Tuesday, July 16, 2024 | 03:51 WIB

Mining Concessions Awarded to Societal Organizations Religious Groups as primary recipients need to carefully evaluate the benefits and drawbacks


Jakarta, IO – Government Regulation (PP) 25/2024, has been signed and took effect on May 30, 2024. It amended PP 96/2021, concerning the implementation of coal and Mineral mining business activities, effectively throwing the door open to religious groups/ organizations to manage state-owned mining areas. 

The issuance of PP 25/2024 is a manifestation of President Joko “Jokowi” Widodo’s commitment conveyed at the 34th Muktamar (Congress) of Nahdlatul Ulama (NU) – Indonesia’s largest Muslim organization – on December 22, 2021 in Lampung. In his opening remarks, President Jokowi said: “I also wish to offer coal and mineral mining concessions for those who want to be engaged in extracting nickel, coal, bauxite, copper, you are all welcome to do it. But once again, this should be done in a large business group, so it can also haul other ‘carriages’ to also benefit from it. This requires a lot of work, but I see that Nahdlatul Ulama has the potential; it just needs to be built.” 

The decision undoubtedly sparked animated public debate. The amendment is deemed to have violated Law 3/2020 (Coal and Mineral Mining Law), especially with regard to the auction mechanism which gives religious groups/organizations preferred bidding rights; this now signifies that they will be prioritized. Many are suspicious that the policy is the Government’s “gambit” to reward the Nahdlatul Ulama Executive Board’s (PBNU) for its tacit support in the 2024 presidential election which has just concluded. This has put Investment Minister Bahlil Lahadalia in an awkward position, as he becomes the point man tasked with explaining the controversial decision to the public. 

Bahlil insists that the granting of Special Mining Business License Area (WIUPK) – which serves as the basis for the issuance of Special Mining Permit (IUPK) – to religious groups is not a form of “transactional politics”. In the Government’s view, this policy stems from the desire to acknowledge the profound contribution and service of religious organizations in the journey of the Republic of Indonesia, and to ensure the that the country’s vast natural resources are managed in a socially-just manner.

Admittedly, religious organizations in Indonesia played a critical role in eras long before the country gained its independence. Their works and influence are manifest in many aspects, especially education, social, cultural and political. In the course of Indonesia’s history, religious organizations, as part of civil society, have strengthened and enriched the national fabric. President Jokowi’s decision to grant them the right to manage mining concessions can be interpreted as his appreciation toward their precious role and contribution, especially that of NU, in Indonesia’s long and arduous journey to statehood. With this policy, it is hoped that religious organizations can benefit from a new source of income to fund their activities.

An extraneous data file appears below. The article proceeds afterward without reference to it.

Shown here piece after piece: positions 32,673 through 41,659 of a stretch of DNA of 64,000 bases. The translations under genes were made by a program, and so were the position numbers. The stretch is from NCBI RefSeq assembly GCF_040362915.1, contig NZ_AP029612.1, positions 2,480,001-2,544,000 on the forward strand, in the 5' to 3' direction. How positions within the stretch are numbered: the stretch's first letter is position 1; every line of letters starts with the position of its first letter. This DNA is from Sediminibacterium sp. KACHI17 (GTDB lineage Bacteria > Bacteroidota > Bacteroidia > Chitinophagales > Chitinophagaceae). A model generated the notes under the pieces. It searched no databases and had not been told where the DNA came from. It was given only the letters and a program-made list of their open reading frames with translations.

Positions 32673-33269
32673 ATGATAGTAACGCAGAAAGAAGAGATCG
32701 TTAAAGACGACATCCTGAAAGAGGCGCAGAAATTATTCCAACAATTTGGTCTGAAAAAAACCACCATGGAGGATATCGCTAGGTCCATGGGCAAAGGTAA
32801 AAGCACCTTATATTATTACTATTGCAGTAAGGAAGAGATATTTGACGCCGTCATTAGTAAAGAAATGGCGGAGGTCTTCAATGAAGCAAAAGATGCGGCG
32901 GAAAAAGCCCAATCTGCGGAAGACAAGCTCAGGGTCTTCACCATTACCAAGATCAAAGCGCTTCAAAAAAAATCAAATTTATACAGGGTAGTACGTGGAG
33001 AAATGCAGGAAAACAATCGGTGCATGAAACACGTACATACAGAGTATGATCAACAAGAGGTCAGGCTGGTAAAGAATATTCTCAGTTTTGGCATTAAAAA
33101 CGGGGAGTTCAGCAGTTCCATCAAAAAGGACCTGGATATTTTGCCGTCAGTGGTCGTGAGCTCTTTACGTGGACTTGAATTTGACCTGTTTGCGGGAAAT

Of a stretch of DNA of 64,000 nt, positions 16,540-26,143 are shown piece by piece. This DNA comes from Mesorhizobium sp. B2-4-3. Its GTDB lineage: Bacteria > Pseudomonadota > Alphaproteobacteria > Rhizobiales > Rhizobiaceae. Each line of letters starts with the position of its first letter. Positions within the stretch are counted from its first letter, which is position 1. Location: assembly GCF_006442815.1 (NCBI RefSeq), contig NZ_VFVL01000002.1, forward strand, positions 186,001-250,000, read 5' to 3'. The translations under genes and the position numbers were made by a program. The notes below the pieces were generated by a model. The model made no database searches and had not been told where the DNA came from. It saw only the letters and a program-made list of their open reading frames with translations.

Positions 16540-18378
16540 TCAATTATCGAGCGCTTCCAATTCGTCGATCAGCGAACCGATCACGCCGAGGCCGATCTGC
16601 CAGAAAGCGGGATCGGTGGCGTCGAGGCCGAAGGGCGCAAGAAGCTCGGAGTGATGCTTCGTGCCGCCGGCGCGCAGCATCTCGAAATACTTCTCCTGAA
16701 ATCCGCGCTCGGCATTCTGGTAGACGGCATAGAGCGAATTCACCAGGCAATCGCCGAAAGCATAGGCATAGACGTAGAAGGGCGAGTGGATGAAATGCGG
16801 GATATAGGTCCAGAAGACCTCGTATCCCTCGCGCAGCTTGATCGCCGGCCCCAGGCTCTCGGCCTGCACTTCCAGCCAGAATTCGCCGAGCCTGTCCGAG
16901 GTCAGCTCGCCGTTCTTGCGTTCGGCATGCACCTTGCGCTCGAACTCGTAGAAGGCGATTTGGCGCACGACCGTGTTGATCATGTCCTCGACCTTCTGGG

By taking into account a raft of issues that may arise in mine management, the Government did nothing wrong in giving coal mining concessions to religious groups, even though President Jokowi also promised concessions for metal and minerals at NU Congress. However, exploration, extraction and refining of minerals and metal is much more complex than coal. Moreover, the Contract of Work WIUPK is relatively limited in scope, compared to the WIUPK relinquished from first-generation mining contracts (PKP2B). 

It has to be noted that PP 25/2024 does not grant access exclusively to NU, but to all organizations affiliated to the six official religions recognized by the state — Islam, Protestanism, Catholicism, Hinduism, Buddhism and Confucianism. If the opportunity is not taken up by religious organizations other than NU, then that is their own internal matter, the point being that there was no preferential treatment or favoritism toward any particular religious group, let alone to suggest that it was political quid pro quo. 

The work does not end with getting the WIUPK, but to make sure that the exploration permit can reach an operational production stage. Of course, the most important thing is how mining operations and coal production can provide optimal benefits for religious organizations, including a multiplier effect for communities living in the vicinity of the mine. Negative public perceptions toward the policy must be rebutted by the concessionaires operating according to so-called “good mining practices”. 

The rights over natural resources 

Bahlil’s from stance is in fact an appropriate one. Religious organizations that obtain WIUPK from priority bidding must not create conflicts of interest and must be managed professionally. In fact, the Government will continue to assist them by finding them the right work partners to manage the mines. Bahlil’s response was directed toward the skepticism about their ability to manage a mine. 

Religious organizations – and NU in particular – must adhere to good mining practices, starting from exploration, land clearing or topsoil removal, overburden/drilling and blasting, overburden removal, coal extraction, coal crushing, hauling, and even rehabilitation/reclamation of mining sites. All activities along this production chain must be carried out professionally. Even mining closure, including building economic sustainability, must be prepared well in advance by the concessionaires. 


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